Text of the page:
- That's such a great metaphor. I never thought of myself as a superhero. I love that. So this is from "Brown Girl Dreaming." And this is "The Selfish Giant." "In the story of 'The Selfish Giant,' "a little boy hugs a giant who has never been hugged before. "The giant falls in love with the boy. "But then one day, the boy disappears. "When he returns, he has scars on his hands and his feet "just like Jesus. "The giant dies and goes to paradise. "The first time my teacher reads the story to the class, "I cry all afternoon, and I'm still crying "when my mother gets home from work that evening. "She doesn't understand "why I want to hear such a sad story again and again "but takes me to the library around the corner when I beg "and helps me find the book to borrow: "'The Selfish Giant' by Oscar Wilde. "I read the story again and again. "Like the giant, I too fall in love with the Jesus boy. "There's something so sweet about him. "I want to be his friend. "Then one day, my teacher asked me to come up front "to read out loud. "But I don't need to bring the book with me. "The story of 'The Selfish Giant' is in my head now, "living there, remembered. "'Every afternoon as they were coming from school, "'the children used to go and play in the giant's garden,' "I tell the class, the whole story flowing out of me "right up to the end when the boy says, "'These are the wounds of love. "'You let me play once in your garden. "'Today, you should come and play. "'Today, you should come with me to my garden, "'which is paradise.' "How did you do that, my classmates ask. "How did you memorize all those words? "But I just shrug not knowing what to say. "How can I explain to anyone "that stories are like air to me? "I breathe them in and let them out over and over again. "Brilliant, my teacher says smiling. "Jackie, that was absolutely beautiful. "And I know now, words are my Tingalayo. "Words are my brilliance."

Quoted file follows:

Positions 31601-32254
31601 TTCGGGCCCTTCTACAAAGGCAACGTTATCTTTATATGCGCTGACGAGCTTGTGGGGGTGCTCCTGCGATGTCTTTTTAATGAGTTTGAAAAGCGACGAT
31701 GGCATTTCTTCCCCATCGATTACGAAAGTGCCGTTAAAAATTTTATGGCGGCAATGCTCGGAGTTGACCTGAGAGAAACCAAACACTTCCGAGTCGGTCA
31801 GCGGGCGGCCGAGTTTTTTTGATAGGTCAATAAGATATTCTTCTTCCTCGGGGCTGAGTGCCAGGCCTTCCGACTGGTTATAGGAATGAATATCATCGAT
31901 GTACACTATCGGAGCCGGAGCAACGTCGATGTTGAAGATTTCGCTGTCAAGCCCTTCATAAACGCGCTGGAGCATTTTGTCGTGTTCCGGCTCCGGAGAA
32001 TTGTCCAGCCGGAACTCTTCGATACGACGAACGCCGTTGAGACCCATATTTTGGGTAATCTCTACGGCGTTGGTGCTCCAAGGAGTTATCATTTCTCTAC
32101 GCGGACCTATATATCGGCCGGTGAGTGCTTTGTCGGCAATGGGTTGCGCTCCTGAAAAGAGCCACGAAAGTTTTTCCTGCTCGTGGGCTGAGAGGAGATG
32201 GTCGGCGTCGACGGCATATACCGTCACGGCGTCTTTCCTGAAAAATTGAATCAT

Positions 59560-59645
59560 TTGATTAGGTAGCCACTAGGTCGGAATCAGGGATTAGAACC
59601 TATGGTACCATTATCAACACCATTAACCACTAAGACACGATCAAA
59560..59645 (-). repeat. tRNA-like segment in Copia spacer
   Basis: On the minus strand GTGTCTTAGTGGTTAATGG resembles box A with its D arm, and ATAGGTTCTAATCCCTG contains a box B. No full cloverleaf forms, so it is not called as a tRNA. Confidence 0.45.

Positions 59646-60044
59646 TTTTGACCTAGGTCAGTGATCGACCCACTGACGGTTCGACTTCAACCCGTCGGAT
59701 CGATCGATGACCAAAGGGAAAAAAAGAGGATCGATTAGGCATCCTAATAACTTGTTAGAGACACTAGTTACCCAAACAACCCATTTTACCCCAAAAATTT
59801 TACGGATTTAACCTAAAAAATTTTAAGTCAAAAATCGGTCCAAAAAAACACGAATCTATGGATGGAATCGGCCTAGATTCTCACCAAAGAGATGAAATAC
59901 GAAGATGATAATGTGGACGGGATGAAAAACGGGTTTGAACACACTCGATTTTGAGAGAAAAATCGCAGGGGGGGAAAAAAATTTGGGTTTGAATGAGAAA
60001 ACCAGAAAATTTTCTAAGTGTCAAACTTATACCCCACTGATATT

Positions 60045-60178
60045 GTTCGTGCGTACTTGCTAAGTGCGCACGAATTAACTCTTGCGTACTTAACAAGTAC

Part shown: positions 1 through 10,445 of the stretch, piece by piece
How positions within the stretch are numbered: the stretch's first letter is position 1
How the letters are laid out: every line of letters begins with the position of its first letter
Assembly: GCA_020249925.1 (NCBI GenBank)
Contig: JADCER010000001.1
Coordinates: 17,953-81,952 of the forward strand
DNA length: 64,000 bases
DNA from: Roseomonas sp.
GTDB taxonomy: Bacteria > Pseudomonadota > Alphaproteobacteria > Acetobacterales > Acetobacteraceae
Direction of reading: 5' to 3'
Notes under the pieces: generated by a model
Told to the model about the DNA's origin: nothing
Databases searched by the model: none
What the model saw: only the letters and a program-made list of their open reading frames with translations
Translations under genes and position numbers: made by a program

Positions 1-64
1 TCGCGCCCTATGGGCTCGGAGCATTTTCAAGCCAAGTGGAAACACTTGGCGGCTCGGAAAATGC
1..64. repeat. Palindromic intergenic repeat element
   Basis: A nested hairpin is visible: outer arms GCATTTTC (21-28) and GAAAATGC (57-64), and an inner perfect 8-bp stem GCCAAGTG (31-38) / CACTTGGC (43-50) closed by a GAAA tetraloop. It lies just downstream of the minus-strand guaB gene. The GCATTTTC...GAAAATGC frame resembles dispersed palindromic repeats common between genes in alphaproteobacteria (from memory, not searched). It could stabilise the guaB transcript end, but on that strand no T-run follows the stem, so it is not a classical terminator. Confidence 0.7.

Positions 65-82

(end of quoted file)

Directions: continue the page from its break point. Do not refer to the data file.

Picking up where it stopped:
- Chills. I love that so much. So can you talk about this, how you found your voice? You thought you weren't smart. You thought you weren't a reader. And then you are.